More than 10 years after a University of Colorado senior was raped and beaten to death, police think they've cracked the once-cold case.

Police armed with DNA evidence on Sunday announced the arrest of a suspect in the murder of Susannah Chase, who was found bleeding in an alley in December 1997.

Detective Chuck Heidel, who had worked the case from the start, broke the news to Chase's mother Friday. "She is extremely happy, she and her family," Heidel said.

The suspect, Diego Olmos-Alcalde, 38, was being held on $5 million bail on charges of first-degree murder, second-degree kidnapping and first-degree sex assault.

"The department is ecstatic over this," Police Chief Mark Beckner said.

Police learned Thursday that DNA from the case matched a profile entered by authorities in Wyoming, where Olmos-Alcalde had served time for a kidnapping in 2000, Beckner said. He allegedly broke his parole in October.

An arrest warrant was issued after he failed to report to a Wyoming parole officer, Beckner said. Working on information that the suspect had family in the Denver area, police arrested him Saturday at his mother's home in Aurora on the parole violation. While in jail, he was arrested for the Chase murder.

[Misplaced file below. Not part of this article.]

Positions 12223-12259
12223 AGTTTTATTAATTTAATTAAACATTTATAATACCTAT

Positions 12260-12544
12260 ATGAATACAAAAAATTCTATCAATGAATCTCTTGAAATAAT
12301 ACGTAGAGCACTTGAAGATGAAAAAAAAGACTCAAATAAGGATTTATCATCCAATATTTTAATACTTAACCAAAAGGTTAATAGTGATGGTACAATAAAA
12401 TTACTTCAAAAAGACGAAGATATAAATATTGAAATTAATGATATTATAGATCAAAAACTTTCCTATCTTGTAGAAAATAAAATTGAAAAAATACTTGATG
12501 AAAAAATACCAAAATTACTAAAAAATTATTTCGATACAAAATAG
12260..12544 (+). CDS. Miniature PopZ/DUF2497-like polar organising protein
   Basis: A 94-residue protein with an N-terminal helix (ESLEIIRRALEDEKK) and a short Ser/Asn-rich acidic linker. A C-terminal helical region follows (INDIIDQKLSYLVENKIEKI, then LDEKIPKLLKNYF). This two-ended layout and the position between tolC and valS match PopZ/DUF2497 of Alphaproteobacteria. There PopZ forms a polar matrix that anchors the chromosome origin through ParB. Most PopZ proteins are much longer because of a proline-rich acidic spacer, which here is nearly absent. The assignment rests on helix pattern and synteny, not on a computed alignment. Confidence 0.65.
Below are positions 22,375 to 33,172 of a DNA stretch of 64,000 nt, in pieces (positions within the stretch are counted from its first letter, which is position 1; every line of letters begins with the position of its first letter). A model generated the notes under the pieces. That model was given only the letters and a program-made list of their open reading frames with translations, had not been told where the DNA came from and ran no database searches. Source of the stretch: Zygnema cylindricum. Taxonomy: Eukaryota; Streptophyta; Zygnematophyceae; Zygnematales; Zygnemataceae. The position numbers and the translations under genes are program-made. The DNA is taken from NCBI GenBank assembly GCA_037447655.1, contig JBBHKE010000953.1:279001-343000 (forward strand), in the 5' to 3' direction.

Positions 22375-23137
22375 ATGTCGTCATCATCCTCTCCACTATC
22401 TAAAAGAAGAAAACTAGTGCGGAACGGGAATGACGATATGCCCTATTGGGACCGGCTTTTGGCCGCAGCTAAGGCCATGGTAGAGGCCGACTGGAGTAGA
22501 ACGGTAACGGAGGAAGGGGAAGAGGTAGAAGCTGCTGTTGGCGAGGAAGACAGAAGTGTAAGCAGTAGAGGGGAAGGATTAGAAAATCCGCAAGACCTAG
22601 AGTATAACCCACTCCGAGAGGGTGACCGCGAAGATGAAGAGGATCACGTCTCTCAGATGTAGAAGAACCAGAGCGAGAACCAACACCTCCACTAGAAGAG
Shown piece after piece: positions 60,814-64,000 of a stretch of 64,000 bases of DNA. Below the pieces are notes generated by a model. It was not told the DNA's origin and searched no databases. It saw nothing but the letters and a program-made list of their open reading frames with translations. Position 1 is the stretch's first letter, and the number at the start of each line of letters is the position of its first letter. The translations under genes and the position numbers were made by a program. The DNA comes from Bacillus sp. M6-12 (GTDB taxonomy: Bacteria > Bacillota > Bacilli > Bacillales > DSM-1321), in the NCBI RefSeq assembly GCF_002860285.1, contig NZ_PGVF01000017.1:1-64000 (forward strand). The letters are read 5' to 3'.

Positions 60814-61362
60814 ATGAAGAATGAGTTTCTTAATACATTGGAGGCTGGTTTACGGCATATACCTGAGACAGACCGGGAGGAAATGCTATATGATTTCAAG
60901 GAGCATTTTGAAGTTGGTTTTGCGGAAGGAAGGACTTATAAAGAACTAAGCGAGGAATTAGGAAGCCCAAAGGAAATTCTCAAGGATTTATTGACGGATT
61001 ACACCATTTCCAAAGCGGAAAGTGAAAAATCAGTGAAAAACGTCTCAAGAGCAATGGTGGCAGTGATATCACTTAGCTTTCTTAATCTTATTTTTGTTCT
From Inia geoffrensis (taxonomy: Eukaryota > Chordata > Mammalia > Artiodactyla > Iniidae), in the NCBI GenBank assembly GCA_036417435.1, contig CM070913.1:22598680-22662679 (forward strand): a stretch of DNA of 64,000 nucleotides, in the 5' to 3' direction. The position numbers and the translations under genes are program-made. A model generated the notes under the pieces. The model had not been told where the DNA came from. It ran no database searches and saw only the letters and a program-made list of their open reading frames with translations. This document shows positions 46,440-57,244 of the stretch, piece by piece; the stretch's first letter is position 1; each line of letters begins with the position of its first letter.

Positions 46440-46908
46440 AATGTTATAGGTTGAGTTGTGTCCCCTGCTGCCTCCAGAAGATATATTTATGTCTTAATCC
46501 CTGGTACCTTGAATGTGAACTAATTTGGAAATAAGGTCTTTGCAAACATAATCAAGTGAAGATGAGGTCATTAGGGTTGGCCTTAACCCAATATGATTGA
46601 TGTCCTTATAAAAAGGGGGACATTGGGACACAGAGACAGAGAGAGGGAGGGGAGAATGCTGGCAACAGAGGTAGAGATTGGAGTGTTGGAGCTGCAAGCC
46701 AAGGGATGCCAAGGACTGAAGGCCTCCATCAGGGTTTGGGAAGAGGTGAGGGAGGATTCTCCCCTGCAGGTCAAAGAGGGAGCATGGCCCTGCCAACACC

"As you might imagine our emotions have run the gamut since we first heard of the DNA match with Susannah's case," parents Hal and Julie Chase said in a written statement. "We are delighted that a suspect has been identified and apprehended."

Susannah Chase, a 23-year-old from Stamford, Conn., was walking home alone early Dec. 21, 1997, after an argument with her boyfriend when someone beat her with a baseball bat and left her for dead in an alley a block from her home. She later died from her injuries.

Police have said they believe the attack was random. In recent years, as forensic science was enhanced, detectives focused on DNA found in seminal fluid in Chase's body.

Melinda Brazzale, of the Wyoming Department of Corrections, said she did not know when Olmos-Alcalde's DNA was taken. He had been sentenced on charges involving kidnapping and terrorizing, and was allowed to serve at least part of the sentence in Colorado, she said.

Olmos-Alcalde had not previously come up as a possible suspect, Beckner said. He said the DNA was a key piece of evidence leading to the arrest but that investigators used other information, which he declined to disclose.

Boulder County Jail officials did not make Olmos-Alcalde available for comment by telephone. A jail official did not know whether he had an attorney, and the prosecutor's office was closed Sunday.

Police planned to file their arrest warrant affidavit Monday.

Heidel said Chase's parents have been supportive throughout. "Because the investigation went down a lot of blind alleys, leading to a lot of dead ends, they went down those with us," said Heidel.

Ron Stump, university vice chancellor for student affairs, said he hoped the arrest would lead to closure in the death of Chase.

"As promised at her memorial, we will continue at CU-Boulder to build, in her memory, a community that strives to eliminate violence in all its forms, but particularly violence against women," he said.